This week marks the beginning of the traditional high-level debate in the framework of the 78th United Nations General Assembly (UNGA) in New York. World leaders will meet to discuss a number of issues ranging from peace and security, to climate change, development and global governance.
Of course, the war in Ukraine will be, for the second time at the annual UNGA, extensively debated, with the West trying to convince an ever-larger group of states to condemn Russia’s war on Ukraine. But other less Europe-centred issues will be equally important. Among those will feature prominently the revitalisation of the Sustainable Development Goals (SDGs) agenda, a set of 17 commitments pertaining to reducing extreme poverty, while promoting peace and the preservation of the environment. The plan was adopted in 2015 and is to be completed by 2030, but has been significantly delayed, in part, due to the COVID-19 pandemic.
Impact of UN high masses
Will the high-level meeting then make a difference? Every year, the question comes back about the relevance of UN diplomatic high masses and their adaptation to rapidly evolving global challenges. This year, key leaders have decided to skip the event, not least Chinese President, Xi Jinping, and Indian Prime Minister, Narendra Modi, but also French President, Emmanuel Macron, and British Prime Minister, Rishi Sunak, and of course Russian President, Vladimir Putin, who cannot run the risk of travelling to the US, given that an arrest warrant was issued for him by the International Criminal Court for alleged war crime. By contrast, US President Joe Biden will make the trip to New York, as will Brazilian President, Luiz Inacio Lula da Silva, Turkiye’s President, Recep Tayyip Erdogan and Ukrainian President, Volodymyr Zelenskyy.
The war in Ukraine has, no doubt, undermined the role and legitimacy of the UN Security Council. Contrary to the UN General Assembly that brings together the totality of UN members (193), the Security Council counts 15 members, five of which are permanent (the US, Russia, China, France and the UK). Those five permanent members hold a veto right over any important decision of the Council, which practically paralyzes the UN body in the context of the war in Ukraine. Reforms of the Security Council have been discussed for ages, yet the supremacy and prerogatives of the “permanent five” are unlikely to be effectively called into question as any reform would require their consent.
In this context, the absence of key world leaders at the annual General Assembly reunion says something about the added value of the exercise, at a time when the UN suffers from growing polarisation, most notably between the North and the ill-defined Global South.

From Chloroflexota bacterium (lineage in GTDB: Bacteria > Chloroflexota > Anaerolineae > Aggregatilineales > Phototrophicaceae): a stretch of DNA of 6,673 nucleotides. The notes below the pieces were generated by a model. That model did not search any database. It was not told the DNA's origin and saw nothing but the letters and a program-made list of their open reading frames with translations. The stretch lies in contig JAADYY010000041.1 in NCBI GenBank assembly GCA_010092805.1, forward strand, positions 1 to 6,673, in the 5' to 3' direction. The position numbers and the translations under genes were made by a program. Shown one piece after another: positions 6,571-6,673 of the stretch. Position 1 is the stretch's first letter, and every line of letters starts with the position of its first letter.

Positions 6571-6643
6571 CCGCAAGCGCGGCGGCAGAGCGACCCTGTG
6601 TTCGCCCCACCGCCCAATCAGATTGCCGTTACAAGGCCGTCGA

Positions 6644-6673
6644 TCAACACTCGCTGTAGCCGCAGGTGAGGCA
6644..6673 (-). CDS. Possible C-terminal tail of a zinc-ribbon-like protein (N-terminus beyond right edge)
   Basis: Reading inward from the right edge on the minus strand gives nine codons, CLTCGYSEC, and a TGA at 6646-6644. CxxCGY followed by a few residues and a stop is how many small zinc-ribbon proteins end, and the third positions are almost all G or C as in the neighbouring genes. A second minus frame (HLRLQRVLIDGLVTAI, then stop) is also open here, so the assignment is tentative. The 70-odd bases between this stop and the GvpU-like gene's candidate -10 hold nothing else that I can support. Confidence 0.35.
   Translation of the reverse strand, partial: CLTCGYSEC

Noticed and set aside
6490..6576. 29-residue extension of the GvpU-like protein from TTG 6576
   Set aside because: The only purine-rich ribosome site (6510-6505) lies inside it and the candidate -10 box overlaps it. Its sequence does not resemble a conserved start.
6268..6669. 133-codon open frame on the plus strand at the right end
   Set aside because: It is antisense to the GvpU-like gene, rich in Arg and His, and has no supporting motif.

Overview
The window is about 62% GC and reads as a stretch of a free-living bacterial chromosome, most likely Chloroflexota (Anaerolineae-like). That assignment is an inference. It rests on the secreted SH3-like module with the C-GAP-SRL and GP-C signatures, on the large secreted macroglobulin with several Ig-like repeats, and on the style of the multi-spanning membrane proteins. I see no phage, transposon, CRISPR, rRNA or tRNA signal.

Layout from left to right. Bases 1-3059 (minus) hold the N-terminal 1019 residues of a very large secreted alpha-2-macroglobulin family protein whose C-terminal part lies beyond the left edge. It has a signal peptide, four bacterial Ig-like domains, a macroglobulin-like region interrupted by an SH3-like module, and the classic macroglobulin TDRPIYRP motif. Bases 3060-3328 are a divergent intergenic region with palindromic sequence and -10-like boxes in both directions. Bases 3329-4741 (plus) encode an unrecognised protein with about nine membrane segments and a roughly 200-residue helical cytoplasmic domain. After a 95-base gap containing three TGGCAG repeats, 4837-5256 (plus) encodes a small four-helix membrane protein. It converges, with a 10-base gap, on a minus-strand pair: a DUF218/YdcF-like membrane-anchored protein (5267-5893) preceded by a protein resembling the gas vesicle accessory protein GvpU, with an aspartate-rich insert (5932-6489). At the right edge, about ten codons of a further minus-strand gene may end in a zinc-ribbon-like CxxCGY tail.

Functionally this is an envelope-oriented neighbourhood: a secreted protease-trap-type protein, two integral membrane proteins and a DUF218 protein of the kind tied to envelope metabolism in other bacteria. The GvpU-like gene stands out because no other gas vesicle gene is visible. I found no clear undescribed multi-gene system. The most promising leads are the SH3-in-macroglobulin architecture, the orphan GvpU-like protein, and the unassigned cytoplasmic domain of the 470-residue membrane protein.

Beyond the fallout between Russia and the West, the war in Ukraine has also shown that quite a few countries from the South (particularly in Africa), have issues with the very idea of “siding with the North” on what they see as a European war. Only a very few have then accepted to apply sanctions against Russia.
The challenge of G-20 and BRICS
The centrality of the UN as a global governance instrument has also been challenged by the parallel increased importance of ad hoc diplomatic forums such as the G-20, which met on 9-10 September in New Delhi, or the BRICS, which met on 22-24 August in Johannesburg. Trust in the UN is shaky for quite a few states, and more restricted clubs may appear a better fit for current needs. The BRICS, composed of Brazil, Russia, India, China and South Africa, and recently enlarged to six new members, also emerges as a body that can ostensibly contest the supremacy of the Western-led “rules-based international order.” Its own cohesion with China and India, both being present and, therefore, efficacy remains uncertain though.
The fact is that it is global governance, in general, that is in poor shape. Yet the structural challenges that the UN is suffering from should not lead to too hasty conclusions. States fight and diverge on many issues for which the UN is then unable to offer solutions, yet the current state of international affairs is also a plea for more rather than for less UN.
This week’s high-level debate will include a meeting dedicated to the implementation of the 2030 Sustainable Development Agenda and its 17 Sustainable Development Goals (SDGs), from which new political guidance should emerge. For the Global South, this is more of an issue with the North than the Ukraine war is. The North is here accused of not delivering on its aid promises toward the South, and of trying to impose on the Global South strict measures to compensate for two centuries of Northern countries’ gas emissions. These discussions are no doubt difficult, yet the SDGs require a mid-term new momentum and there exists no easy alternative to the UN for such talks.
The diplomatic card is also the one used by the Ukrainian President, who will take advantage of his presence in New York to meet his peers and try to rally them around his cause. Zelenskyy will also appear at the UN Security Council, where Russia seats as a permanent member. It is likely that no Russian representative will attend Zelenskyy’s address, yet the Security Council will play its diplomatic forum’s role. Through its various bodies, the UN acts as a multilateral framework that allows for diplomatic contacts while reducing transaction costs, whereas ad hoc bodies or restricted clubs can only allow for limited state-to-state interaction and socialisation. No quick fix or magic solution should be expected; the UN plays the long game and offers a very imperfect yet probably irreplaceable forum.
The views expressed in this article belong to the author and do not necessarily reflect the editorial policy of Middle East Monitor.